automatic truth-consciousness and our whole nature comes to be constituted by it and made of its stuff that the life divine will be complete and absolute. Even as it is, in reality though not in the appearance of things, it is a secret self-existent knowledge and truth that is working to manifest itself in the creation here. The Divine is already there immanent within us, ourselves are that in our inmost reality and it is this reality that we have to manifest; it is that which constitutes the urge towards the divine living and makes necessary the creation of the life divine even in this material existence.33
III.B Yoga – the Science of Consciousness and Spirituality
III.B.1 Four Central Experiences of Yoga: Cosmic Consciousness, Acosmic Silent Self, Nirvana and All-Inclusive Transcendental Experience
• Cosmic Consciousness
The possibility of a cosmic consciousness in humanity is coming slowly to be admitted in modern Psychology, like the possibility of more elastic instruments of knowledge, although still classified, even when its value and power are admitted, as a hallucination. In the psychology of the East it has always been recognised as a reality and the aim of our subjective progress. The essence of the passage over to this goal is the exceeding of the limits imposed on us by the ego-sense and at least a partaking, at most an identification with the self-knowledge which broods secret in all life and in all that seems to us inanimate.
Entering into that Consciousness, we may continue to dwell, like It, upon universal existence. Then we become aware,— for all our terms of consciousness and even our sensational experience begin to change,—of Matter as one existence and of bodies
as its formations in which the one existence separates itself physically in the single body from itself in all others and again by physical means establishes communication between these multitudinous points of its being. Mind we experience similarly, and Life also, as the same existence one in its multiplicity, separating and reuniting itself in each domain by means appropriate to that movement. And, if we choose, we can proceed farther and, after passing through many linking stages, become aware of a super-mind whose universal operation is the key to all lesser activities. Nor do we become merely conscious of this cosmic existence, but likewise conscious in it, receiving it in sensation, but also entering into it in awareness. In it we live as we lived before in the ego-sense, active, more and more in contact, even unified more and more with other minds, other lives, other bodies than the organism we call ourselves, producing effects not only on our own moral and mental being and on the subjective being of others, but even on the physical world and its events by means nearer to the divine than those possible to our egoistic capacity.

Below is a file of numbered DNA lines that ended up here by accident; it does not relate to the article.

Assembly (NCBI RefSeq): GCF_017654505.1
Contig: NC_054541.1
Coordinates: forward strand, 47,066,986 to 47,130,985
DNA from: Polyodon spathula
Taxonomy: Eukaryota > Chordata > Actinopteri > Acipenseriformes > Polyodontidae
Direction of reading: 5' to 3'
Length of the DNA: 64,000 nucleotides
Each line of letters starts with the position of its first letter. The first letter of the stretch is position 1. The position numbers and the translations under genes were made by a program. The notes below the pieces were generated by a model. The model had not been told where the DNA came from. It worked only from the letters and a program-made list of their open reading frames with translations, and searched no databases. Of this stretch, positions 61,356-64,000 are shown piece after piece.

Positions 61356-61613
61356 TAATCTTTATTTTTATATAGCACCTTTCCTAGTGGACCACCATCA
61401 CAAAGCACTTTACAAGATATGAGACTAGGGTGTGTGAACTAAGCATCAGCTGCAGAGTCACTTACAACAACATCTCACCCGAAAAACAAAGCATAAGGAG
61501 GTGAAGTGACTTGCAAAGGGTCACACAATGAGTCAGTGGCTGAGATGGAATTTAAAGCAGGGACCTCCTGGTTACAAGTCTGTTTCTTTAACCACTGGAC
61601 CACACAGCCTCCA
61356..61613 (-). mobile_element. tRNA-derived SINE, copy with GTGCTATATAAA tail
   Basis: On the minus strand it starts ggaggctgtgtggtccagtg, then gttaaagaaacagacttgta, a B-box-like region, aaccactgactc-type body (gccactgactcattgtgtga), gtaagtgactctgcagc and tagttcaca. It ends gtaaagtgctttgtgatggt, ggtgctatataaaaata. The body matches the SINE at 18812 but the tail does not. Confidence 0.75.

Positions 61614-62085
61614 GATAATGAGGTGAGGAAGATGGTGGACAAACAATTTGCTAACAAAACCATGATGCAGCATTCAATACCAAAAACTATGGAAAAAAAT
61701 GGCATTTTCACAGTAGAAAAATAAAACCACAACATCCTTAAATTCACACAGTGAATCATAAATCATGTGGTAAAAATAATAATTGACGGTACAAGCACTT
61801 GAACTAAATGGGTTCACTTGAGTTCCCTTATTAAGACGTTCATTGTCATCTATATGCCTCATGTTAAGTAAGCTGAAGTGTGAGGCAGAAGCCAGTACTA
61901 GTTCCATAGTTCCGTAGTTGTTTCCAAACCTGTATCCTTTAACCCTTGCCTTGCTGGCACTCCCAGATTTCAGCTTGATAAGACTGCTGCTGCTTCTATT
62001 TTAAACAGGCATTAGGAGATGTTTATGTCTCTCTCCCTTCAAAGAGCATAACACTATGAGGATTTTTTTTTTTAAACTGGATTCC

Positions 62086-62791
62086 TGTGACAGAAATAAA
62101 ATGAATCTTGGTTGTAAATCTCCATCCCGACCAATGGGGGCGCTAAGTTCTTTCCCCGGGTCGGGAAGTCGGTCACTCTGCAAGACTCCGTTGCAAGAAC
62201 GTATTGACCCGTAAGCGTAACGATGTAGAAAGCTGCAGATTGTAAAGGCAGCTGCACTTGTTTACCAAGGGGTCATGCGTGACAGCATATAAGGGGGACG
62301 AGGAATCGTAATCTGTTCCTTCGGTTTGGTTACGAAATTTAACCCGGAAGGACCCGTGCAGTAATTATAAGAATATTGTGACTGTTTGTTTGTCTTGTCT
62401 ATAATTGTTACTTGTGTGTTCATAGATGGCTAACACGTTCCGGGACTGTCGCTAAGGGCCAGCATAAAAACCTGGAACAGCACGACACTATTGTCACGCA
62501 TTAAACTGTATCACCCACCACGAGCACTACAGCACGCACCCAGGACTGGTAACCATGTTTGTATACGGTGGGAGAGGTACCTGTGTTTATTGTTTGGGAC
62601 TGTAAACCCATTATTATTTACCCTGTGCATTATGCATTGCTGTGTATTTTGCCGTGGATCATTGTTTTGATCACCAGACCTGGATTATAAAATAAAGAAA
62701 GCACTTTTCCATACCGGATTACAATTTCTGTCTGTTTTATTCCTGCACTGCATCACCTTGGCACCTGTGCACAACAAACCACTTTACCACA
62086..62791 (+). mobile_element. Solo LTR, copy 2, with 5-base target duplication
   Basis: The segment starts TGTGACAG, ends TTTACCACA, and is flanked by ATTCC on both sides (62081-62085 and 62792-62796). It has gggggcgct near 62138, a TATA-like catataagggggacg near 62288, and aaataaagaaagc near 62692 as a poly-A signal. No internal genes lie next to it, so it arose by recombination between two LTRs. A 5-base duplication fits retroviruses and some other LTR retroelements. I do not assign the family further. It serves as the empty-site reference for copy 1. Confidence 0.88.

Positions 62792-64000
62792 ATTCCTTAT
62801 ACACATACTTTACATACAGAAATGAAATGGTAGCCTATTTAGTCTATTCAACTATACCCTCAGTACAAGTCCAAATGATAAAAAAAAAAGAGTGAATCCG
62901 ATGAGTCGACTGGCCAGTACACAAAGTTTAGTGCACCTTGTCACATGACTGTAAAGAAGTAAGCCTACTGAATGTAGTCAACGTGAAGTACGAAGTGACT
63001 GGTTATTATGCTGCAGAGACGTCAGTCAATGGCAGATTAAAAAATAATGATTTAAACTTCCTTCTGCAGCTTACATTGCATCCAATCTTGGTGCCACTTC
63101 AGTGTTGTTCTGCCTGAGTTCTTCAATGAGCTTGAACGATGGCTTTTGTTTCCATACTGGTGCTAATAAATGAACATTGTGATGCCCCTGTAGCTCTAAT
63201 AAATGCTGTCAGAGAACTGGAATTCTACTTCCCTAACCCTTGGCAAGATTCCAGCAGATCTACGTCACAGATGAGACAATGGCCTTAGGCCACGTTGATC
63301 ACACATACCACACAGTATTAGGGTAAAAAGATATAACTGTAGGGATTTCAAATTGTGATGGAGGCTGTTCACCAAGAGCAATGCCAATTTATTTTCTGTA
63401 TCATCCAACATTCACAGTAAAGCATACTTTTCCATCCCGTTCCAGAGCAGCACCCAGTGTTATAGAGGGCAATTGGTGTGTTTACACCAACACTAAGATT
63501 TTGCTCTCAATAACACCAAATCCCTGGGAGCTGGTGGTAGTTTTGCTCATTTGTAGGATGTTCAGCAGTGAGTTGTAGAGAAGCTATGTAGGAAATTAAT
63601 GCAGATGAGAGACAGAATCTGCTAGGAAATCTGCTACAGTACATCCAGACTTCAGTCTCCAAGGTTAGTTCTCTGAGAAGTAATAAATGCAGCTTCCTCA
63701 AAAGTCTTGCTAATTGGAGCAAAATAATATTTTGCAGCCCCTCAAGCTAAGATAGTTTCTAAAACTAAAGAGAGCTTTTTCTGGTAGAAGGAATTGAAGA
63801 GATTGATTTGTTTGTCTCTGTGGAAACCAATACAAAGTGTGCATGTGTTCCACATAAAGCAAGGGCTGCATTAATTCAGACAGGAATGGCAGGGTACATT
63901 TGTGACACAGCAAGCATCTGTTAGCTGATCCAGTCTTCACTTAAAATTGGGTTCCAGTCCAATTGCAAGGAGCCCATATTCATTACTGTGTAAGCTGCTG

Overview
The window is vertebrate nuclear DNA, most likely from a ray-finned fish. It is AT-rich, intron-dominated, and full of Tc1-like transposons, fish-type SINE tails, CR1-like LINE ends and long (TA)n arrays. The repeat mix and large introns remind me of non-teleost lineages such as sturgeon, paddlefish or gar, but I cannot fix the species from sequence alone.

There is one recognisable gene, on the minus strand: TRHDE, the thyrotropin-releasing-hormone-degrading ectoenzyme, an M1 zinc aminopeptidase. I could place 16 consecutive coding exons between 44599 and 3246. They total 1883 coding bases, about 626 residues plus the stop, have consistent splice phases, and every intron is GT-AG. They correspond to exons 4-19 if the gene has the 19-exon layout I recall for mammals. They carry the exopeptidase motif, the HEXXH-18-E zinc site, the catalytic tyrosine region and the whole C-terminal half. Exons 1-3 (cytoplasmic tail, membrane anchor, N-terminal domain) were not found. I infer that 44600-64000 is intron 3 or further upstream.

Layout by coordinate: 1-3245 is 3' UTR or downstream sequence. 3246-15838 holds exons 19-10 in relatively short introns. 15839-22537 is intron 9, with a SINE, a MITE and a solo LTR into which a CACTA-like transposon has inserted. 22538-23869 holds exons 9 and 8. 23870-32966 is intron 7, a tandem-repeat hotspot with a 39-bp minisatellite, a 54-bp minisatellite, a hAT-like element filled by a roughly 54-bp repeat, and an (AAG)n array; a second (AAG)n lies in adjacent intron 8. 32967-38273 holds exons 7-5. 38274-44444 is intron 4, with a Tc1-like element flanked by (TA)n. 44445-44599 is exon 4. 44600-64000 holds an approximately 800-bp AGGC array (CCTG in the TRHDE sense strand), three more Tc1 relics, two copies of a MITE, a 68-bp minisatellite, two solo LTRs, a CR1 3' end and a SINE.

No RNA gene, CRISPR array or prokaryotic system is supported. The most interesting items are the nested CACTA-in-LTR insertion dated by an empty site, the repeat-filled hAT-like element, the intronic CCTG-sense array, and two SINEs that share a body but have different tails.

Real then to the man who has had contact with it or lives in it, is this cosmic consciousness, with a greater than the physical reality; real in itself, real in its effects and works.34
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• Silent Self Beyond the Cosmos
And still there is a beyond.
For on the other side of the cosmic consciousness there is, attainable to us, a consciousness yet more transcendent,— transcendent not only of the ego, but of the Cosmos itself,—against which the universe seems to stand out like a petty picture against an immeasurable background. That supports the universal activity,—or perhaps only tolerates it; It embraces Life with Its vastness,—or else rejects it from Its infinitude.35
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... at the gates of the Transcendent stands that mere and perfect Spirit described in the Upanishads, luminous, pure, sustaining the world but inactive in it, without sinews of energy, without flaw of duality, without scar of division, unique, identical, free from all appearance of relation and of multiplicity, —the pure Self of the Adwaitins,* the inactive Brahman, the transcendent Silence. And the mind when it passes those gates suddenly, without intermediate transitions, receives a sense of the unreality of the world and the sole reality of the Silence which is one of the most powerful and convincing experiences of which the human mind is capable.36
But, still, there is the absolute withdrawal, there is the Non-Being. Out of the Non-Being, says the ancient Scripture, Being appeared.** Then into the Non-Being it must surely sink again. If the infinite indiscriminate Existence permits all possibilities of discrimination and multiple realisation, does not the Non-Being at least, as primal state and sole constant reality, negate and reject all possibility of a real universe? The Nihil of certain Buddhist schools would then be the true ascetic solution; the Self, like the ego, would be only an ideative formation by an illusory phenomenal consciousness.37
Pure Being is the affirmation by the Unknowable of Itself as the free base of all cosmic existence. We give the name of Non-Being to a contrary affirmation of Its freedom from all cosmic existence,—freedom, that is to say, from all positive terms of actual existence which consciousness in the universe can formu-
* The Vedantic Monists.
** In the beginning all this was the Non-Being. It was thence that Being was born.— Taittiriya Upanishad, II. 7.